Sorry, this one might be a bit of a slog, but these are the details that can keep you up at night if you don’t take care of them.
Packing and luggage
- Any hotel worth its salt will store your luggage before you check in, and after you check out. No need to picture yourself dragging your suitcase around your first day’s walkabout. Airbnb hosts will have also anticipated this question and will have good recommendations or solutions too.
- As I mentioned in Step 1, British and European cities usually have some sort of luggage storage, so research options for your specific cities. London’s King Cross has a Left Baggage service right near their silly but fun photo-op, Platform 9¾. Amsterdam Centraal has luggage lockers. And sometimes the best solution can also be a bit unexpected: Ned Kelly’s in Dublin is a 24-hour sports club and casino that also cheerfully handles bag storage for reasonable prices. It’s right next to a popular O’Connell Street stop for coaches going to and from Dublin Airport.
- Check the climate and weather overview before you pack. Layers are always the answer in Europe. Pack something cooler than you think you’ll need, as well as something warmer. Something waterproof for misty, drizzly days. And a swimsuit, just in case you come across a beach, pool, hot springs or spa. Remember you can always buy something if you need it.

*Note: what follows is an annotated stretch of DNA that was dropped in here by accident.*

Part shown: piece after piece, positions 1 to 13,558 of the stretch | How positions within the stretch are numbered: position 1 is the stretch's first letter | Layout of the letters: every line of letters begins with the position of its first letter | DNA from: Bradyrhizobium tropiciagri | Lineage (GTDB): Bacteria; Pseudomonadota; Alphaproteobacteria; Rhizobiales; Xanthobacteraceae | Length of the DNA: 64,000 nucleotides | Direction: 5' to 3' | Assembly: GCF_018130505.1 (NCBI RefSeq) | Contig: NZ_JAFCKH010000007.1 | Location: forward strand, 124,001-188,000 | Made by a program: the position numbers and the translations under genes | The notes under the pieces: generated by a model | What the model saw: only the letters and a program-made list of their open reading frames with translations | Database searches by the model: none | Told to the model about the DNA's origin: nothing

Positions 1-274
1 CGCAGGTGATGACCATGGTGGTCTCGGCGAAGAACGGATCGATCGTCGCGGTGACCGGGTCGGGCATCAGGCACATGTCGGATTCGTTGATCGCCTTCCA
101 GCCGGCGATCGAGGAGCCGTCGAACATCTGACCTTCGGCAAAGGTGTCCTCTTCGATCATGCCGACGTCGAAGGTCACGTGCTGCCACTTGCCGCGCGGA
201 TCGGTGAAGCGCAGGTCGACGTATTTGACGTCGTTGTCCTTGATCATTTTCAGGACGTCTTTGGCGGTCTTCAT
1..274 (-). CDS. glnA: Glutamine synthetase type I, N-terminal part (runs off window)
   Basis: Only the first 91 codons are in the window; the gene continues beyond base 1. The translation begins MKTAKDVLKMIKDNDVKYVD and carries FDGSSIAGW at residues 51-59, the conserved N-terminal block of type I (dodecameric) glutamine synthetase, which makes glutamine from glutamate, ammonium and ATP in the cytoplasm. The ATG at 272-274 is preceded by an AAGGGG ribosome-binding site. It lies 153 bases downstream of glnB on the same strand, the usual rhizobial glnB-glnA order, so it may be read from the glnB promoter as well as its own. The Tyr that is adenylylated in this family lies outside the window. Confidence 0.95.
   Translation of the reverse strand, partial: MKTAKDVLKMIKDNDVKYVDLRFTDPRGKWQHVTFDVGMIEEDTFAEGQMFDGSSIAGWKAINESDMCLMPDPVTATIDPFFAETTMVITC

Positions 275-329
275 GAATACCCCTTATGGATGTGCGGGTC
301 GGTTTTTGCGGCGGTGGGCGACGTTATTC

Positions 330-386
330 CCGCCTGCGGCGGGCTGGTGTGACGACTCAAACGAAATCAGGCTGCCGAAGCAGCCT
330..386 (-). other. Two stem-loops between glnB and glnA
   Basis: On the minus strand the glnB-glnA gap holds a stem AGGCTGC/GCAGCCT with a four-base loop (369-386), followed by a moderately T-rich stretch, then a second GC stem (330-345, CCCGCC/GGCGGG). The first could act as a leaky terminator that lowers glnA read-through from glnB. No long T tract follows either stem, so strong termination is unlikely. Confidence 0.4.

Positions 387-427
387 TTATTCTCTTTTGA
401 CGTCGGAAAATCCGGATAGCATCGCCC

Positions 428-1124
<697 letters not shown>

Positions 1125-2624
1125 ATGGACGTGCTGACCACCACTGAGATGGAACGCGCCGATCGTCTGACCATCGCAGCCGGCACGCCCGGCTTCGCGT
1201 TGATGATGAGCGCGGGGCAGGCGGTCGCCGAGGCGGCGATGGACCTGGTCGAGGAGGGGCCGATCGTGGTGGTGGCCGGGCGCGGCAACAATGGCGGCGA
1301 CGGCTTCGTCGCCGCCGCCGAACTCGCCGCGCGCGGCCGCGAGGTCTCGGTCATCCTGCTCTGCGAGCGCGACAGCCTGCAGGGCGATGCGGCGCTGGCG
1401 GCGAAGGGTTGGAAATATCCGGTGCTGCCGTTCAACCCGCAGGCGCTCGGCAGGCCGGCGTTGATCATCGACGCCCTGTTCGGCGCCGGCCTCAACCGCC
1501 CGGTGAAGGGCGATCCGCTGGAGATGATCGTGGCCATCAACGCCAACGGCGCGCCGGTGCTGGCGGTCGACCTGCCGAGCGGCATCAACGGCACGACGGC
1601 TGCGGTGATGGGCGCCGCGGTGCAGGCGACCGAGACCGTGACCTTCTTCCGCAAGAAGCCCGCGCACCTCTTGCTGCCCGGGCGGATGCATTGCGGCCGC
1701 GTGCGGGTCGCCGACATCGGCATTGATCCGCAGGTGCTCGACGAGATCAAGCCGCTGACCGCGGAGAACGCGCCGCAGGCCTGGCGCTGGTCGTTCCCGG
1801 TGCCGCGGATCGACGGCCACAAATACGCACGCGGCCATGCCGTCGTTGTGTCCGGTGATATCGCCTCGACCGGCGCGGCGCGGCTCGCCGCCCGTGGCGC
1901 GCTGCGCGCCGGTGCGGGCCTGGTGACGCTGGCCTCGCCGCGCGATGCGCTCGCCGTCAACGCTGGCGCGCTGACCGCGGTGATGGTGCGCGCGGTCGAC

- Consider travelling light with a carry-on suitcase. It can be done. And you’ll thank me when you’re sprinting through an airport someday.
- Rehearse what you’re going to pack. Try it all on, choose stuff that doesn’t wrinkle. Ladies, jersey material is your friend. There are many resources online for packing tips, techniques and wardrobe planning. How to wear all of your holiday suitcase is a recent fave.
- Dig into the specific etiquette of your destination. For example, you need to be garbed respectfully in religious buildings like the Vatican. More specifics, especially outside of Europe, in this fab post: How to Dress for Conservative Countries: Modest Clothing Essentials.
- Find out the baggage guidelines for each flight you are taking. Your trans-Atlantic flight will probably be more lenient than your wee hop between European countries, so keep that in mind when deciding whether to fly or take trains within Europe. No point bringing a huge bag overseas only to have a low-cost European airline charge you a tidy sum to check it.
- If you aren’t checking any luggage for your flights, remember to look into all your airline and airport rules for carry-on bag dimensions, maximum volumes for liquids and the size of the clear ziploc bag they need to be kept in.
- Xe.com for currency conversions.
- Euro (EUR) €: This one should be straightforward, but isn’t. Most EU countries, including the Republic of Ireland, use the Euro. However not all of them do, and some countries that aren’t in the EU do use it. Have a look at this detailed map from 2016 but it’s probably not a bad idea to check each country you’re visiting to confirm.